Monthly Archives: May 2013

The Progress at Rock Chalk Park

The races that consist of the KU Relays have ended, but the bigger race is just beginning.

The proposed plans of all the athletic facilities at 6th Street and George Williams Way

The University of Kansas and the City of Lawrence broke ground on the new Rock Chalk Park back on April 16th, but the next step comes next week on Tuesday, May 14th.

On this day, city officials are prepared to receive construction bids for the new recreation center that would span five acres on the land adjacent to the new KU facilities.

The Lawrence Recreation Center is proposed to have more than 180,000 square feet at the intersection of 6th street and George Williams Way.  This would allow more gym space for Lawrence patrons and more basketball/volleyball courts.

A “Blissful City”

It would seem that Bliss Sports has wrapped up the $25 million project, but that official announcement will come from the City of Lawrence and the City Commissioner on Tuesday.

Bliss Sports, which is already working on the KU facility is making the push to win the city over; one way to do that is to help pay the cost to establish this.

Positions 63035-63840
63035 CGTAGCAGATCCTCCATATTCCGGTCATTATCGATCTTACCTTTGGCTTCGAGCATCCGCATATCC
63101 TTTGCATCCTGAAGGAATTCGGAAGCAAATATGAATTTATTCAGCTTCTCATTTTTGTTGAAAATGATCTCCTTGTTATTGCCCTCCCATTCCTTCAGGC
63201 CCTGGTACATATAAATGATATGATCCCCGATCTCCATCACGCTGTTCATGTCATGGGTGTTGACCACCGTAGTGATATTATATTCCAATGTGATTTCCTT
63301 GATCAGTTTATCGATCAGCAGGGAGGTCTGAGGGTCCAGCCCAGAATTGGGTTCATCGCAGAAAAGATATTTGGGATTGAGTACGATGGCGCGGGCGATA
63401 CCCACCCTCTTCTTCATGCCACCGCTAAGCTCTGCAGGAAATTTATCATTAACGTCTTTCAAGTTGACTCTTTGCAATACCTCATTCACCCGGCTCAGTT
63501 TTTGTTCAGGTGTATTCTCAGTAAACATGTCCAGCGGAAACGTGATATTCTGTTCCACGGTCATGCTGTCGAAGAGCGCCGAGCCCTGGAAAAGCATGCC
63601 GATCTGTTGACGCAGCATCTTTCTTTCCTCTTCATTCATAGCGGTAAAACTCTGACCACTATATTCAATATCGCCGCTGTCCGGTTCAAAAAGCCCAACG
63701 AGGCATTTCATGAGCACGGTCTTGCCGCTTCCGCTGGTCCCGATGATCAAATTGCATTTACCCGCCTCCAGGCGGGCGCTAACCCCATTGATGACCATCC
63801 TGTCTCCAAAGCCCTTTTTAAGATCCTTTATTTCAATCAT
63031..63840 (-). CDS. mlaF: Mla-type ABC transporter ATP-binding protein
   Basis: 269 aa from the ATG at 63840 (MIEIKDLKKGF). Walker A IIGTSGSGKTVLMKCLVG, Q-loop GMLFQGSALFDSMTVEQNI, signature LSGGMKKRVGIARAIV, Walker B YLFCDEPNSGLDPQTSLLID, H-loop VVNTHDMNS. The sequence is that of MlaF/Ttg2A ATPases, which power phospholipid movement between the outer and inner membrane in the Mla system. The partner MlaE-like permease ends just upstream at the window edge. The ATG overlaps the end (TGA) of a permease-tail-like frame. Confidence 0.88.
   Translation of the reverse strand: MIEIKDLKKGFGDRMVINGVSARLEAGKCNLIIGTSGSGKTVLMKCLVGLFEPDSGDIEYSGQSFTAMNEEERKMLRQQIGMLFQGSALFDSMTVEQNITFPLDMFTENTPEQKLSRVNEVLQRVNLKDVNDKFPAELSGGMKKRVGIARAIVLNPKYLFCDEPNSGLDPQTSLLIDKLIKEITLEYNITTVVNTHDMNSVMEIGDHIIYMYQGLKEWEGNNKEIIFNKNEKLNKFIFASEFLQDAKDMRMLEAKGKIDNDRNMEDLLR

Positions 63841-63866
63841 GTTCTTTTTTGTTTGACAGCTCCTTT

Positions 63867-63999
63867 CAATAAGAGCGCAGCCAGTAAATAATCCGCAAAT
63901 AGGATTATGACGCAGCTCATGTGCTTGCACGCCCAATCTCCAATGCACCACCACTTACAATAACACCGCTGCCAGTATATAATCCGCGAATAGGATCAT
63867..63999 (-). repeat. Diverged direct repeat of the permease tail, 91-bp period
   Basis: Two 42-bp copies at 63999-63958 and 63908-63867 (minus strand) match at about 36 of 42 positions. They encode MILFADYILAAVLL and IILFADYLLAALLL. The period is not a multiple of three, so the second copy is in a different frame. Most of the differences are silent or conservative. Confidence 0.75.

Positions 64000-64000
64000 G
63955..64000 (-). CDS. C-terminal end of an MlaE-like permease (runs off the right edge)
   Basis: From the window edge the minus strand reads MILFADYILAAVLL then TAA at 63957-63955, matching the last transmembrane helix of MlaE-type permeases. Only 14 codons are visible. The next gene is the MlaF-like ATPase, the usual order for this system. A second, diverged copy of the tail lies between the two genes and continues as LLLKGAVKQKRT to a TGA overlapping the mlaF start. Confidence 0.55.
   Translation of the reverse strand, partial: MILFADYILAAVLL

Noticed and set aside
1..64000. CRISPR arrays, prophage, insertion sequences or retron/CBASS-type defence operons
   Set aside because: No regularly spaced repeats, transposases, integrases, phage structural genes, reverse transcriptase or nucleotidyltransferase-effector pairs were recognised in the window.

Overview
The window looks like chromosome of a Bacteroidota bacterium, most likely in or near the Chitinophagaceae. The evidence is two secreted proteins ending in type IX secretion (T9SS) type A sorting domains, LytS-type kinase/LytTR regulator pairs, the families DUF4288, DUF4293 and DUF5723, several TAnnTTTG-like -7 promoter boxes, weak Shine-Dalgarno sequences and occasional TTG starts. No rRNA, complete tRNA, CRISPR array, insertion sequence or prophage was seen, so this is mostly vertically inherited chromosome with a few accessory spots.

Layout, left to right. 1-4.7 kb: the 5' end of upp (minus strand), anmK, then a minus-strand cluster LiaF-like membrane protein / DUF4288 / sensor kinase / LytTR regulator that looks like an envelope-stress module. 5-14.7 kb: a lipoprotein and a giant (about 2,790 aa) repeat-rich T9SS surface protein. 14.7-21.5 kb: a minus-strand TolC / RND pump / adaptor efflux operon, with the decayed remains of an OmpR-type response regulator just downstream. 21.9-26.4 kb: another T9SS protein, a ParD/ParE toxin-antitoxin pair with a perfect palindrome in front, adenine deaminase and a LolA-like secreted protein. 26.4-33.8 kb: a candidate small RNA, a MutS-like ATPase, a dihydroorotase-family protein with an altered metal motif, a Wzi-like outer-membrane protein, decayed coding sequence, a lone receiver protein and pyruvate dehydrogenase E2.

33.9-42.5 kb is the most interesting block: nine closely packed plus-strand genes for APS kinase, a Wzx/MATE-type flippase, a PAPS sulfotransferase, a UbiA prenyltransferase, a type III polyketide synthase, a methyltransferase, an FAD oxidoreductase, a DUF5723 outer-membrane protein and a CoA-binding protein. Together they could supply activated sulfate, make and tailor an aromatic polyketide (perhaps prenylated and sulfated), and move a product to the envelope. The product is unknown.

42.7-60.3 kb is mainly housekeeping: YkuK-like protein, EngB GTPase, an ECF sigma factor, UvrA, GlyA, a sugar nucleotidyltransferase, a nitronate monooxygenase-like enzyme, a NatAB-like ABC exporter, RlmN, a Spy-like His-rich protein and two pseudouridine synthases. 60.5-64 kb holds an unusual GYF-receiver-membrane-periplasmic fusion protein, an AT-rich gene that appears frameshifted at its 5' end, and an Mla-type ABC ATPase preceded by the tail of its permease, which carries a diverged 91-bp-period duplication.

“This is a huge project and something that the city of Lawrence really needs,” said Dru Fritzel, co-owner of Bliss Sports.  “We really just want to see it come to life after all these years of a lot of talk, but no action.”

Bliss Sports has already set up one program to help offset more than $11 million for the KU facilities.  The entire Rock Chalk Project is being financed by Fritzel and leased back to the university over time.

The city has capped its portion of the developments at $25 million, which comes from tax dollars from the Lawrence residents and other recreation accounts the city has stored up.

The city is taking on it’s second cooperative effort with another brand.

The City of Lawrence runs and operates the Lawrence Indoor Aquatic Center, which is also set up and used by Lawrence Free State High School.

With both of the joint efforts coming from public school systems, KU looks to build off this success, even if it comes from the separate athletic department.

“We look forward to the second half of this project coming in with the recreation center,” said Sheahon Zenger, KU Athletic Director.  “We look forward to being the eternal, or perpetual neighbor, with the city.”

The Health Craze Meets the Migration

There has been a lot of people calling for a new recreation center for some years now.